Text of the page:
Former Adelanto Mayor Pro Tem Sentenced to 5 Years in Prison for Accepting Bribe and Attempting to Burn Down His Own Restaurant
RIVERSIDE, California – The former mayor pro tem of Adelanto was sentenced today to 60 months in federal prison for accepting a $10,000 cash bribe and hiring a man to burn down his restaurant so he could fraudulently collect hundreds of thousands of dollars in insurance proceeds.
Jermaine Wright, 46, of Riverside, was sentenced by United States District Judge Jesus G. Bernal.
At the conclusion of a six-day trial, a federal jury on June 22 found Wright guilty of one count of bribery of programs receiving federal funds and one count of attempted arson of a building affecting interstate commerce.
In early 2017, federal investigators began a probe into possible corruption in Adelanto, a city located in San Bernardino County. During the investigation, law enforcement used an informant who introduced Wright to two undercover FBI agents and recorded a series of conversations in which Wright discussed both plots.
In the first scheme, Wright – then an Adelanto city councilman as well as the city’s mayor pro tem – accepted a $10,000 bribe from an undercover FBI agent who told Wright he wanted his assistance in securing votes to expand the marijuana business zone, and for protection from code enforcement related to a supposed marijuana transportation business.
“Unfortunately, [Wright’s] decision to accept a $10,000 bribe payment was not a one-off event,” prosecutors wrote in a sentencing memorandum. “The recordings in this case show that he spoke to the undercover agent…over a period of months. [Wright] initially quoted a price of $20,000 for his vote on a City Council matter. Later, he suggested $15,000 for ‘pushing’ permits. Finally, he accepted a $10,000 payment, and he said that he expected ‘a stack,’ or $2,000, each time he would interfere with code enforcement going forward.”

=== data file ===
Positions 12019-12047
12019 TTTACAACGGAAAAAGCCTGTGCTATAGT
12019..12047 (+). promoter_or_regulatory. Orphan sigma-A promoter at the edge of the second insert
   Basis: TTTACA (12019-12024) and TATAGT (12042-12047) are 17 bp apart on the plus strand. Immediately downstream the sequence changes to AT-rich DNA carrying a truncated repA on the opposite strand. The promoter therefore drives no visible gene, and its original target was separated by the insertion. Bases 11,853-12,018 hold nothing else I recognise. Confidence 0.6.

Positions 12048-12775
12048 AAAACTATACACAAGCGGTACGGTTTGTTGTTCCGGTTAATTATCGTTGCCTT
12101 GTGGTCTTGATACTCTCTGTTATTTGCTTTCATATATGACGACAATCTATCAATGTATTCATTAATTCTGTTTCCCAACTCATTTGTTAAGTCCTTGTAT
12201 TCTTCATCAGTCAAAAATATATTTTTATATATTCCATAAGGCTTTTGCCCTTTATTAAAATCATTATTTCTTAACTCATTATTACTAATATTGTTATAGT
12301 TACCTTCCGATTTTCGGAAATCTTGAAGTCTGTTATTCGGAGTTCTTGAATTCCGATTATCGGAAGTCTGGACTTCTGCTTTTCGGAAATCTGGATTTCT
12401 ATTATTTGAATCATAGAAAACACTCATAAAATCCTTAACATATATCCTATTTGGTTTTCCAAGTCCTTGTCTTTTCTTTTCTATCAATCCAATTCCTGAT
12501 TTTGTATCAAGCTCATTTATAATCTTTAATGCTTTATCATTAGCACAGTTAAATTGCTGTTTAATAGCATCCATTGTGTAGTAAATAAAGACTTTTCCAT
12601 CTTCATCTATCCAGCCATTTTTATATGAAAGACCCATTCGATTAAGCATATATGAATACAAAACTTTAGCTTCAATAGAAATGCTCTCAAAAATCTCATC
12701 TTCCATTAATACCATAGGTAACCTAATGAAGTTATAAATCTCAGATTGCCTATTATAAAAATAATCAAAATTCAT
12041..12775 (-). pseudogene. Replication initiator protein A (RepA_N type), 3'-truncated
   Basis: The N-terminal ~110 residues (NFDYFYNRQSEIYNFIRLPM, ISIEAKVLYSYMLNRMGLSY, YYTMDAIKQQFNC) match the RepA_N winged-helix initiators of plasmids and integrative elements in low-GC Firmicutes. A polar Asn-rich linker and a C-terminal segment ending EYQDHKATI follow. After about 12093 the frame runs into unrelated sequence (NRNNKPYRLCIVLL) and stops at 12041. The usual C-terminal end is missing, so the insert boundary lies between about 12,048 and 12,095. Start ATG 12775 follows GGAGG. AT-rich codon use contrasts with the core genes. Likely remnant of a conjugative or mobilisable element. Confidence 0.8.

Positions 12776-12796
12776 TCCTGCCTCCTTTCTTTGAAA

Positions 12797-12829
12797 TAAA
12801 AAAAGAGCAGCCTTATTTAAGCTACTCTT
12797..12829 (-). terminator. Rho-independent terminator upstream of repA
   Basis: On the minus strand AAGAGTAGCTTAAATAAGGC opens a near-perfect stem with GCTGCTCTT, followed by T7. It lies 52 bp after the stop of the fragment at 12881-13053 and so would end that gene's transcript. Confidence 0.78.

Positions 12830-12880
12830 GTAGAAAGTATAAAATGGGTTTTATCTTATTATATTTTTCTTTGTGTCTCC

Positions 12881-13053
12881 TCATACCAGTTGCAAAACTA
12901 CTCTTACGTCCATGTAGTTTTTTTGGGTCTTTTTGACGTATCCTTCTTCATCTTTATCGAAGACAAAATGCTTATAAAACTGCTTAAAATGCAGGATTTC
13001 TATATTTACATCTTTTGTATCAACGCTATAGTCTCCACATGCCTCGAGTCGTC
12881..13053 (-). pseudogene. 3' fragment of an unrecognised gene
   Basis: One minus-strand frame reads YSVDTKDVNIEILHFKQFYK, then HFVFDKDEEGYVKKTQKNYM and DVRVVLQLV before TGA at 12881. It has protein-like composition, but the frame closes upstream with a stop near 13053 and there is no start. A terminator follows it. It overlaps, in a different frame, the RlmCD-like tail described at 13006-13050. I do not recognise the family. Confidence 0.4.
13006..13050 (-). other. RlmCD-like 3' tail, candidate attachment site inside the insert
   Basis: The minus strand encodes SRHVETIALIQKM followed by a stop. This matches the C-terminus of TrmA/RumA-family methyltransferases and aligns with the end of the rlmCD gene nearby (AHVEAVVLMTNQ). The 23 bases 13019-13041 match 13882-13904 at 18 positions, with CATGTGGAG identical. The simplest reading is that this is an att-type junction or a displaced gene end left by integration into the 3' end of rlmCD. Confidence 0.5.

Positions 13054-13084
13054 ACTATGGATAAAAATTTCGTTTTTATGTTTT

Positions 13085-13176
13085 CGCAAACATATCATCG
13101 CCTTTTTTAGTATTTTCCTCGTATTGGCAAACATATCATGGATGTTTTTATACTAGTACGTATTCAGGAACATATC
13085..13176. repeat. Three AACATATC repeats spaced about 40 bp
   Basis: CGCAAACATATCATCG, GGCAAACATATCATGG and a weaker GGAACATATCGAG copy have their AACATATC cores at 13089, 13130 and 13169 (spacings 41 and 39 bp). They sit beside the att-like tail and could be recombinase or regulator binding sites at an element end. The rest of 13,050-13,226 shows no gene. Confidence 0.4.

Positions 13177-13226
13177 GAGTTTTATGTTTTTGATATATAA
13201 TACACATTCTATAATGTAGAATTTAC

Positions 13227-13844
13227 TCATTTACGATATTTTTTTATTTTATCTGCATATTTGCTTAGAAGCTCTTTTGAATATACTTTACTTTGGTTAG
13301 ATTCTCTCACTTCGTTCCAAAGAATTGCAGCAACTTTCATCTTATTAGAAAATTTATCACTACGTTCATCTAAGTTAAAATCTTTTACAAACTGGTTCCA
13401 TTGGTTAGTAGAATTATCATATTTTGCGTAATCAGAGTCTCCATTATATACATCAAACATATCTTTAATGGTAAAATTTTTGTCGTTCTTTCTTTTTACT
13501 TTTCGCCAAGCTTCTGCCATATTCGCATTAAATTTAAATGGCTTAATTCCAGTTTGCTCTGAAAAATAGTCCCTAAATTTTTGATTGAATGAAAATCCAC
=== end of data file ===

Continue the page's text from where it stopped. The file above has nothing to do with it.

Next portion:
In the second scheme, in August 2017, Wright sought the informant’s assistance in finding someone to burn down Fat Boyz Grill, his restaurant in Adelanto. In late September, Wright asked the informant to pass his cell phone number to the “electrician” – so named because Wright wanted the cause of the fire to appear to be an electrical problem.
Wright met the “electrician” – actually the second undercover FBI agent – on October 3, 2017 and said he wanted the fire on the following Saturday when the sprinkler system would be turned off. After Wright assured the undercover agent that his insurance policy covers everything, the “electrician” agreed to do the job for $1,500. At a meeting three days later, Wright paid the $1,500 after the undercover agent told Wright he needed more time to prepare for the job.
Wright also gave the agent a tour of the restaurant and assisted in the planning of the arson by providing a ladder for the undercover agent and discussing various tactics to ensure the planned arson would be a success.
In October 2017, the FBI executed a search warrant at Fat Boyz Grill and interviewed Wright, who confessed to hiring the undercover agent to burn down the restaurant. The next day, the informant reported to the FBI that Wright had told the informant that the FBI had approached Wright, and that Wright requested the informant’s assistance in making the undercover agent “go away,” according to court documents.
In October 2017, the FBI executed a search warrant at Fat Boyz Grill and interviewed Wright, who confessed to hiring the undercover agent to burn down the restaurant. The next day, the informant reported to the FBI that Wright had told the informant that the FBI had approached Wright, and that Wright requested the informant’s assistance in making the undercover agent “go away.”
The FBI investigated this matter.
Assistant United States Attorney Sean D. Peterson, Chief of the Riverside Branch Office, prosecuted this case.